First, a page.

For its first ever conference, the World Association of Medical Editors (WAME) chose New Delhi, India as the inaugural location—a reflection of the global nature of medical science and publishing, and to emphasise the organisation’s growing commitment to global health.
Over three days this past week, 220 delegates from 17 countries learned about professionalism and ethical issues (including addressing research misconduct); practical issues in medical journal editing (including setting up an editorial office and harnessing digital technology); and the role of the medical editor in global health. There were a series of workshops providing training in editorial processes and best practices.
The scientific programme, as a homage to it being WAME’s 20th year anniversary, looked back and forward on the state of medical publishing. Two of its founders, Robert and Suzanne Fletcher, shared their experience as editors of Annals of Internal Medicine as well as the impetus for developing WAME, which was to be a virtual organisation so that editors from all around the globe could participate in and learn from discussions on the WAME listserve. Another founder, George Lundberg, former editor in chief of JAMA, offered his wisdom on professionalism in medical editing.
Looking forward, and recognising the emergence of low- and middle-income country research, the challenges and opportunities for local, regional, and small journals were discussed at length. Peush Sahni, the editor of the National Medical Journal of India, was the driving force behind the conference this year.
The many poster presentations from developing country journals are depicted and summarised by Ravi Murugesan. Slides from the panel discussions will be posted at the WAME conference website shortly.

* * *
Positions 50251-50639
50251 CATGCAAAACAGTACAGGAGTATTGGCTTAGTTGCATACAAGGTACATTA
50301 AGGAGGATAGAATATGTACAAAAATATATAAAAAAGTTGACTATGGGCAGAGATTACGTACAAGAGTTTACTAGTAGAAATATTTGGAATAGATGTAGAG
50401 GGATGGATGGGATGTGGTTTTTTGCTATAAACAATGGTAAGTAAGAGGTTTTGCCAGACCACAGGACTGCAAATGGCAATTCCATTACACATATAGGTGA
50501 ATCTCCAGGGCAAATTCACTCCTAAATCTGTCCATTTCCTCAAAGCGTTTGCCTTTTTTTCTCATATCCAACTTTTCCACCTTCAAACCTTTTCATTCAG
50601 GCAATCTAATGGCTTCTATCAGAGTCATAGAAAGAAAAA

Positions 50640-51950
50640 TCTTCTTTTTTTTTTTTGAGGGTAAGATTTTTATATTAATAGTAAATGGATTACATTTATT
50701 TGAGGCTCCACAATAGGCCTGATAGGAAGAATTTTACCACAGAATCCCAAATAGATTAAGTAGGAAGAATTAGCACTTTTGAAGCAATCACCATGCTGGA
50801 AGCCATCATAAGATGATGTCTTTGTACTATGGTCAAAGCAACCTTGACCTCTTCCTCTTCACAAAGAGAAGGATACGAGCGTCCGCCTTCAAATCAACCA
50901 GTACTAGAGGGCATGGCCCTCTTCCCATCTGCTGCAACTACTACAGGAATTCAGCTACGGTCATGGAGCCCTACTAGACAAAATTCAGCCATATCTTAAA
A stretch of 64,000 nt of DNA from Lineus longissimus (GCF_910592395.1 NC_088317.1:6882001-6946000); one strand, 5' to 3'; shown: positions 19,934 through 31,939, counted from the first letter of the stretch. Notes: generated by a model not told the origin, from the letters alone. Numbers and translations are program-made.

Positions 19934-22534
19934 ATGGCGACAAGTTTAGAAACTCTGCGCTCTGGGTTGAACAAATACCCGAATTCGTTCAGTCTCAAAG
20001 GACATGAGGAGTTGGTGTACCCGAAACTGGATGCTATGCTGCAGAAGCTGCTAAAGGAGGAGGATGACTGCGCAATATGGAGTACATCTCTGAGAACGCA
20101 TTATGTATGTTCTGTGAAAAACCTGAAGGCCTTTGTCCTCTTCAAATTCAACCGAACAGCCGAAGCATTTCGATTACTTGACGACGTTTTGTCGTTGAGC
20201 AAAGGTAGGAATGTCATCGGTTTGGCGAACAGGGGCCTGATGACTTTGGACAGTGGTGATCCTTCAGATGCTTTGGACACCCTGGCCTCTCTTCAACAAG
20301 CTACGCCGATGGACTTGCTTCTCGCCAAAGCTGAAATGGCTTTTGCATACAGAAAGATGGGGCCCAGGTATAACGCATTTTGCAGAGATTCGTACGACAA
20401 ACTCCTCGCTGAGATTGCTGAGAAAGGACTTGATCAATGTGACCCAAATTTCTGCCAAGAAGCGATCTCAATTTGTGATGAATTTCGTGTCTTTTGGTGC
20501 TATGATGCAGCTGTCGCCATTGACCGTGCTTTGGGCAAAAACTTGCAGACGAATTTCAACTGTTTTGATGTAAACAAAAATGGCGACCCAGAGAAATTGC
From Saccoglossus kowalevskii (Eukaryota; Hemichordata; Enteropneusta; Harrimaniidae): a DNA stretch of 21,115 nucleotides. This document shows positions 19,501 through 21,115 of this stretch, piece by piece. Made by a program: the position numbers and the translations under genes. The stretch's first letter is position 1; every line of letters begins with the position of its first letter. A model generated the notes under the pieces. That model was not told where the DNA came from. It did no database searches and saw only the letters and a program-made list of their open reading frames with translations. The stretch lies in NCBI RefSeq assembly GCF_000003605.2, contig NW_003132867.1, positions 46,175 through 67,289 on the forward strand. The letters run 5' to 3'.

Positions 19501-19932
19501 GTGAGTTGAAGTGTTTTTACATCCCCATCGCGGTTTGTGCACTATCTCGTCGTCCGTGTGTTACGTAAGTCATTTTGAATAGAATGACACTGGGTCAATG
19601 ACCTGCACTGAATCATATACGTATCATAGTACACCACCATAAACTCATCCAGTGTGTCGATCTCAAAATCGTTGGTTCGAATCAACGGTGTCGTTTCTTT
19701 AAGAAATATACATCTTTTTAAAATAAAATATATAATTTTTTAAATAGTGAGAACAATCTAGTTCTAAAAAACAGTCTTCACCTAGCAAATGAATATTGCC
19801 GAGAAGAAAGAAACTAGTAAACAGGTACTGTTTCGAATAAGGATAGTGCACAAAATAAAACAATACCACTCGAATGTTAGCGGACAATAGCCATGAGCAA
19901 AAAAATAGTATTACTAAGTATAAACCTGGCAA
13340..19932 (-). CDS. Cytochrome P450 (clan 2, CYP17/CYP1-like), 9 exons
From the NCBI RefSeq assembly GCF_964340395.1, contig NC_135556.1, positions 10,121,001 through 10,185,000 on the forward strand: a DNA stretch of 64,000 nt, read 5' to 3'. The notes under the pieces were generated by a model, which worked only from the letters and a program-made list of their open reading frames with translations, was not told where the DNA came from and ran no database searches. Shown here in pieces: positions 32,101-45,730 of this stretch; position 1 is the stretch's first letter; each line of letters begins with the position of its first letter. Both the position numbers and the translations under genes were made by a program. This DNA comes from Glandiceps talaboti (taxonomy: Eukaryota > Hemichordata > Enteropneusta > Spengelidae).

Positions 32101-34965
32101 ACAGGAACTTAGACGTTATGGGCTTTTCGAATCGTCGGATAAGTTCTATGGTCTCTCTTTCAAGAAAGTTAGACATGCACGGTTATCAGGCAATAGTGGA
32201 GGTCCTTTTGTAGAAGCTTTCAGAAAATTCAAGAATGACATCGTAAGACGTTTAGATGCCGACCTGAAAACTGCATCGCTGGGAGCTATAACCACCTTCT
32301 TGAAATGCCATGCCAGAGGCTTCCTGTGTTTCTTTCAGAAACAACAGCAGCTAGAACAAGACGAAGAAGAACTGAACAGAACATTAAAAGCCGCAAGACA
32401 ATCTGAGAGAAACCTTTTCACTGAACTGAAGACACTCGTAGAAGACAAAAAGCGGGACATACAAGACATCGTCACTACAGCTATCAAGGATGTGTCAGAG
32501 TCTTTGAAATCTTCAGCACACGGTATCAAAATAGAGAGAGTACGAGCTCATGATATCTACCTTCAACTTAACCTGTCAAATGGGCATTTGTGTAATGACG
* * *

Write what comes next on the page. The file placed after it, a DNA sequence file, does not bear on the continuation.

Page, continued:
Several sessions highlighted the changing role of the medical editor, particularly in light of globalisation—speakers emphasised that as the 21st century advances, we will see much more locally generated knowledge flowing into the medical literature, to support public policy development and healthcare practice. The whole world will benefit, said K. Srinath Reddy, president of the Public Health Foundation of India, who spoke in a special session on global health.
“But are editors just ‘neutral’ custodians of the global knowledge pool,” he asked. “Or should they have a different role in advancing science and equity?”
Science must have social value and relevance, he said. So editors, as “agents of knowledge diffusion” can help build a bridge between science and policymakers and practitioners. Reddy emphasised the purpose of research to provide evidence based, context specific, culturally appropriate, resource sensitive and equity promoting knowledge. Journals and editors can be actively engaged in helping with the translation of this knowledge. Our role may require us to be objective, but we do not need to be neutral. Journal editors need to actively engage with debates.
To achieve this role he set two tasks for the audience of editors: 1) to ensure more of a place for demand-driven research—that which meets the needs of policymakers and practitioners and 2) to publish and promote more transdisciplinary research, since global health problems are complex and solutions require insights across fields of medicine, epidemiology, economics, implementation science, and social and behavioural science.
Jocalyn Clark (@jocalynclark) is a long time member of WAME, and former editor at The BMJ, PLOS Medicine, and Journal of Health, Population and Nutrition in Dhaka, Bangladesh.
Competing interests: The author has no further interests to declare.